The median overall survival of the 142 patients included in the study was 17 months (range 1 - 144 months), which is comparable to the results of Roch et al. [44] . Patients that underwent PD tend to have a longer median survival than those with simultaneous venous resection, but without statistical significance.

In contrast, the median overall survival of patients with histopathologically proven tumor infiltration into the venous wall was significantly worse than the survival rate of those without venous tumor infiltration [11] (12 months, 95% CI 10.97 - 13.34 vs. 19 months, 95 CI 13.67 - 24.33; p = 0.048). As reported by Giovinazzo et al. [11] one reason for this finding may be the association between venous tumor infiltration and an increased rate of disease residual (R1), although the resection status (R0 vs. R1) does not reach statistical significance (p = 0.066) in the present univariate analysis.

Instead the authors are able to show that the lymph node status, N0 vs. N1, has a significant influence on overall survival. This finding can be supported by further investigations according to which the venous tumor infiltration itself is proven to be an indication for a particular aggressive tumor biology that tends to early metastatic spread [16] [17] [18] [19] . Similarly, Delpero et al. [40] report that R1 resection status is frequently associated with nodal metastasis as well as increased lymph node ratio.

The present study also reveals the number of positive lymph nodes as prognostic factor for long-term survival that barely missed statistical significance (p = 0.07). Similar findings are reported by Banz et al. [45] who ascertained that patients with higher percentage of positive lymph nodes had a shorter survival independent of the vein resection status.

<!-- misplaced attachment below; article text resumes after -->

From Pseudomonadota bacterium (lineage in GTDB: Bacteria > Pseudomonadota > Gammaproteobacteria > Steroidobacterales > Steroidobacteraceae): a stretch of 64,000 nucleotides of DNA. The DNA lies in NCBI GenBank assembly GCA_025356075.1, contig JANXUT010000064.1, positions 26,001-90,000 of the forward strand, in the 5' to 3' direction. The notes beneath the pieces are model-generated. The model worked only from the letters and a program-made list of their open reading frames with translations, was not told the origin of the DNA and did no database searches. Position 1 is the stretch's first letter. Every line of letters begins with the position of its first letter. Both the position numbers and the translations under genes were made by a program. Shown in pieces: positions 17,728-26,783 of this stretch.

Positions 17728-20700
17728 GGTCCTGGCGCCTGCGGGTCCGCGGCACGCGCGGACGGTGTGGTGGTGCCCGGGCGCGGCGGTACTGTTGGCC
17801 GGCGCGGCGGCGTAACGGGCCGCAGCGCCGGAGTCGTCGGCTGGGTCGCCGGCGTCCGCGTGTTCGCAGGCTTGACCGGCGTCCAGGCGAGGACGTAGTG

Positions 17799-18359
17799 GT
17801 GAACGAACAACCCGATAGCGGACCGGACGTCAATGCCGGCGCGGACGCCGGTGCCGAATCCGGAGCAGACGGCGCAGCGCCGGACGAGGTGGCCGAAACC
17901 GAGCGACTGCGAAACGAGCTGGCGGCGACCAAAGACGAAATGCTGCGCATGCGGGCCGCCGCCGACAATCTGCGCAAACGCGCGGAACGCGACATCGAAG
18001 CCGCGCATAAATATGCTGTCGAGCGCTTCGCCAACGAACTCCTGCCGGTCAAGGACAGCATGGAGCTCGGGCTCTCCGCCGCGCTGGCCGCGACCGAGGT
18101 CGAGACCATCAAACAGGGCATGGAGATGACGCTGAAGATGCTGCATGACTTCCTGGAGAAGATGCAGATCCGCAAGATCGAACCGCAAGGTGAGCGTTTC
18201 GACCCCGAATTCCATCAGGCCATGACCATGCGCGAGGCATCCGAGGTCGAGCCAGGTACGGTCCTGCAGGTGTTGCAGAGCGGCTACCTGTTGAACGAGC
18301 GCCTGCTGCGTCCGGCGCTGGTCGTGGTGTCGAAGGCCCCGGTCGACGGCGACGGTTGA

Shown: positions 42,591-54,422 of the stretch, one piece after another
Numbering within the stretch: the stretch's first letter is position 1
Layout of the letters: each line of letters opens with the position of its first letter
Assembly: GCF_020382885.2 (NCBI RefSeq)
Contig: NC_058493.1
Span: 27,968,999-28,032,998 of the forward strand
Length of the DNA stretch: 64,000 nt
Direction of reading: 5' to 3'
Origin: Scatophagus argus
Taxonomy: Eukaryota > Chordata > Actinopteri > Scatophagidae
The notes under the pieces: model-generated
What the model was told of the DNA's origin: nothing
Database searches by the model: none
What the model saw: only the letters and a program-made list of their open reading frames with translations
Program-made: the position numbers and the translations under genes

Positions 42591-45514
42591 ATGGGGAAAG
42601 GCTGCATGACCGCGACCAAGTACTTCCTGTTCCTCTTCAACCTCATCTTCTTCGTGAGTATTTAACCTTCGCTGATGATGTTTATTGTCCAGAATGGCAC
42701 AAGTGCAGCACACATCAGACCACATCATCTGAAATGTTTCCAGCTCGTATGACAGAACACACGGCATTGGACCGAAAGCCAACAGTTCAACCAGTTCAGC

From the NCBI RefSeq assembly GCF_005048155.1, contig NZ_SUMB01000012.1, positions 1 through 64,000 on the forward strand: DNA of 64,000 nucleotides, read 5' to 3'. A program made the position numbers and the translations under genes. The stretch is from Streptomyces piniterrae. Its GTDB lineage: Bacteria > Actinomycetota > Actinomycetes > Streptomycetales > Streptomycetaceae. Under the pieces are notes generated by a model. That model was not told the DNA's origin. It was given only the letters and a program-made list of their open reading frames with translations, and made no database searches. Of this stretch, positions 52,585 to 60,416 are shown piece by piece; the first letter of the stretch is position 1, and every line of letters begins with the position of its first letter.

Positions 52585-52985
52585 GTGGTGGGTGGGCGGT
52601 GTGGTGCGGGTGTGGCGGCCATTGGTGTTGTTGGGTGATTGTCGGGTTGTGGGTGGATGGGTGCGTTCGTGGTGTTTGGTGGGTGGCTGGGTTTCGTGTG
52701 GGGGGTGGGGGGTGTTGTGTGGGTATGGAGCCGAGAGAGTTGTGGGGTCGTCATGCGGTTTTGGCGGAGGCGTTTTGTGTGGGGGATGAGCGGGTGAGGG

Another parameter that correlates significantly with overall survival on univariate analysis is the need for postoperative blood transfusions: On the one hand, they might be an indication for postoperative complications but, in the present analysis, the rate of postoperative complications in general as well as major complications, surgical associated or specific complications like reoperations, incidence of postoperative pancreatic fistula, bile fistula, postoperative bleeding have no significant influence on overall survival. On the other hand, the negative impact of blood transfusions themselves on overall survival has been demonstrated well in the past [46] [47] , although the underlying mechanisms remain mostly speculative [37] .

There are some limitations of the study. It is a single center study and a retrospective analysis. Although it is one of the largest single center studies that have been reported, it is nevertheless a quite small group of patients and therefore the statistical power is limited. Another point is that the study does not provide information about the extent of venous resection, wedge resection or segmental resection, nor the prevalence of a postoperative chemotherapy.

5. Conclusion

With these limitations in mind, the present study demonstrates that PDVR is not associated with increased peri- and post-operative morbidity and mortality compared to standard PD and can be performed safely at high volume centers. Furthermore, the authors support the oncologic tumor resection in case of preoperative or intraoperative signs of venous tumor involvement. First, as a remarkable percentage of tumors do not infiltrate the venous wall according to the final histopathological analysis, as could be shown by the authors, it is not justified to withhold these patients the chance of cure. Second, even in case of confirmed venous tumor infiltration on postoperatively histopathological analysis, patients benefit from a better overall survival compared to patients that receive only a palliative chemotherapy [48] or undergo palliative bypass surgery [49] .

Cite this paper: Scherber, P. , Mikneviciute, J. , Gäbelein, G. , Igna, D. and Glanemann, M. (2018) Pancreatoduodenectomy with Simultaneous Venous Resection for Advanced Ductal Pancreatic Head Cancer: A Case Control Study. Surgical Science, 9, 381-398. doi: 10.4236/ss.2018.911045.